screengrab via ABC

Of course you don’t watch The Bachelorette. Of course. Not at all. But if you did, and if you happened to catch last night’s episode, you would have met singer/songwriter/that-name-haver James Taylor. (Actually you would have already met him and probably forgotten because of all that is Chad.)

It’s easy to like James T. for his convincing incredulity and for being someone who is not Chad and also not talking to or about Chad. He is bad at dancing—adorable! He flatters old ladies—so sweet! Every time he has a “surprise” it’s a song he wrote and his guitar in the trunk—kinda cute the first few times!

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But the crucial Aw shucks! moment awarded to James T. looks a little too much to my eyes like some finely-tuned Nice Guy shtick.

Things James T. says:

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I’ve always considered myself an underdog in that department ... Almost specifically just, like, looks.

I just see myself on not that level. Especially with girls like you.

I feel like I’m single, that’s a big part of it, cause I want the girl that I just think the world of, and then when I meet one I think, she can’t be for me.

James T. does not say, “I worry that I am not hot enough to date the exclusively hot babes that I am interested in.” But he certainly seems to be implying it.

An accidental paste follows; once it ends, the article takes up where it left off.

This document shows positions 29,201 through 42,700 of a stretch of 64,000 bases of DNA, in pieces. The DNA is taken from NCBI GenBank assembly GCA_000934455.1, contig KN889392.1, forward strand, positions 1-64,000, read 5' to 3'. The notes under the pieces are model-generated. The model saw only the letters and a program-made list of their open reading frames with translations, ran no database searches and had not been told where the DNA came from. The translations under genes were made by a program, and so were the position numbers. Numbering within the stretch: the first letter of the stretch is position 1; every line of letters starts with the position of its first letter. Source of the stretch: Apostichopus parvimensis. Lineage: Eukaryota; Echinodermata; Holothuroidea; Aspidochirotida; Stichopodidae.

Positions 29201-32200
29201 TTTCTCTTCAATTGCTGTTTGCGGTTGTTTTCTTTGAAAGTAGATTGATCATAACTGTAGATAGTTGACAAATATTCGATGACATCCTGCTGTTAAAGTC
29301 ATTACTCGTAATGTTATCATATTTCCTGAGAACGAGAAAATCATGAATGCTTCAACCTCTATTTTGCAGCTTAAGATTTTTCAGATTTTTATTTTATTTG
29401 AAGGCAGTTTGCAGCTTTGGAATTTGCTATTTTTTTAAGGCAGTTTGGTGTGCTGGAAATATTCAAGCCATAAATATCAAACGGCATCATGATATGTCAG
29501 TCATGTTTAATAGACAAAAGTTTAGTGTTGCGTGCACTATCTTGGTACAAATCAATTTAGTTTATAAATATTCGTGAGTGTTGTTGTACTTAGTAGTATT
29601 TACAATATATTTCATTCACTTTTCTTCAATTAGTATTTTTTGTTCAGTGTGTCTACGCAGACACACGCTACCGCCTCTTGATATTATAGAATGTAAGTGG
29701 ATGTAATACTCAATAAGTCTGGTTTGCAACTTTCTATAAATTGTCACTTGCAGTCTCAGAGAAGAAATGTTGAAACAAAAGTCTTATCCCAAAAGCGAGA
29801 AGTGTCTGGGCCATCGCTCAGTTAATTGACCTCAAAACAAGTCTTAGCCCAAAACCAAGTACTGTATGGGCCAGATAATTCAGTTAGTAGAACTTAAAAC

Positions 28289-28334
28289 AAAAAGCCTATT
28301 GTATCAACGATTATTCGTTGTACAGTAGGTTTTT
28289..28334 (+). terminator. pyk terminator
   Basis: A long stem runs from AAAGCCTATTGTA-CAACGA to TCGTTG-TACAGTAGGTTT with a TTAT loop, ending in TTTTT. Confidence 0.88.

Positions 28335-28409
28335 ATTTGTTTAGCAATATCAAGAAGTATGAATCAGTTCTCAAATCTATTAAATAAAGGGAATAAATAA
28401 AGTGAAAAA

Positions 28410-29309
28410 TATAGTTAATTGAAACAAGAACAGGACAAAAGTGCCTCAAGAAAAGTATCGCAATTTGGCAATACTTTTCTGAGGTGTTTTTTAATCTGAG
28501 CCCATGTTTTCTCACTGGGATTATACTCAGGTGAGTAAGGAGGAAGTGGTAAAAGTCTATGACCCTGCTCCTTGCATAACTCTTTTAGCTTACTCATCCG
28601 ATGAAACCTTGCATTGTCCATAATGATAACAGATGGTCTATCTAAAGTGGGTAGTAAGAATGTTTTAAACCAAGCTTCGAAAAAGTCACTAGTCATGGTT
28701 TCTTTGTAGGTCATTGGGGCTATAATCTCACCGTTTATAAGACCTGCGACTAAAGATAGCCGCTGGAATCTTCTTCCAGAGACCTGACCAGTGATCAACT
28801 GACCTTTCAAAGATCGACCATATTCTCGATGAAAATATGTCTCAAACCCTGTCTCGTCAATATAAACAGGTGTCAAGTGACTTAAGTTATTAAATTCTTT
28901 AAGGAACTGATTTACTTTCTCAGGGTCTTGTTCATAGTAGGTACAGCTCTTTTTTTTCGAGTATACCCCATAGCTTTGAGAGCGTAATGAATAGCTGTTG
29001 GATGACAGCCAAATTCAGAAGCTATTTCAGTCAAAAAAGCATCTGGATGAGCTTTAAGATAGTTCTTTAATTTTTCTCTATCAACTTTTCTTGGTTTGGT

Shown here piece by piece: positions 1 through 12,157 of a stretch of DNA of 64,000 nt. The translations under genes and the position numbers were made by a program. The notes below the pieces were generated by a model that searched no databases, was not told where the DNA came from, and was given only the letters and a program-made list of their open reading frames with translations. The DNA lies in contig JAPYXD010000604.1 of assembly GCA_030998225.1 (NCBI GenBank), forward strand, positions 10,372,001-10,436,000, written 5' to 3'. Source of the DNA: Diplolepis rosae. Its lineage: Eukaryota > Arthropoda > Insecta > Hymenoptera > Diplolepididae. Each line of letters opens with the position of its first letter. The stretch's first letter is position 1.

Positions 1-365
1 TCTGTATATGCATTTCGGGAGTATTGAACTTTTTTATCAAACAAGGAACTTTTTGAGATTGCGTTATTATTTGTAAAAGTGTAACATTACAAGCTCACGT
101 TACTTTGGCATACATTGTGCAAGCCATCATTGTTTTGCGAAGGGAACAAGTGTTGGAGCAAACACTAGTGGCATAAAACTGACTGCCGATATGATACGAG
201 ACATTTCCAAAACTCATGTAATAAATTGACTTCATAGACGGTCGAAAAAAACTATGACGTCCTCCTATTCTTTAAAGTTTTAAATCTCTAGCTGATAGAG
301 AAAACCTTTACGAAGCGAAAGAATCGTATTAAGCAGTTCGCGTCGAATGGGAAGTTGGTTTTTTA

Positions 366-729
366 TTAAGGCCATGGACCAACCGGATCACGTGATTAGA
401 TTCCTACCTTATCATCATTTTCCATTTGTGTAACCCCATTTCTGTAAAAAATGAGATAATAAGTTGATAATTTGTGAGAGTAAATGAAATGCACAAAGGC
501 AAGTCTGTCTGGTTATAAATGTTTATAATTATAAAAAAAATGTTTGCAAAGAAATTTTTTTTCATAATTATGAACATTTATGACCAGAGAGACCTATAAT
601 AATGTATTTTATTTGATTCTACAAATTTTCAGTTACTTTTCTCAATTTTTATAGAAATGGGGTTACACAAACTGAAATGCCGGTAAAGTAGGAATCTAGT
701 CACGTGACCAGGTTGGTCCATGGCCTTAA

Deriving too much self-worth from romantic attention is a common, gender-neutral pitfall. (You must love yourself first, dear James!) But he’s veering a little close here to complaining about how those girls he thinks the world of only go for his hot friends. And since we’re talking “specifically just, like, looks,” and “on that level,” and since he and the lady in question have known each other for, oh, a week, call me cynical, but I think that James T. means hot babes.

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That Do I Or Do I Not Deserve This Hot Babe Whose Value Is Inflated By The Many Protein-Guzzling Testosterone Machines Talking About How Hot She Is? works as an alternate title for this show is a sad comment on the men who participate, but isn’t it sadder still for the woman at the center? This is literally a distillation of trophy wife-ism (and, well, most of dating), and seeing James T.’s Nice Guy take on it is a good opportunity to remind everyone: Hot babes do not exist to validate your need to prove that you can get hot babes. Also, failure to land sufficiently hot babes is not why you’re single. Or if it is, don’t lead with that.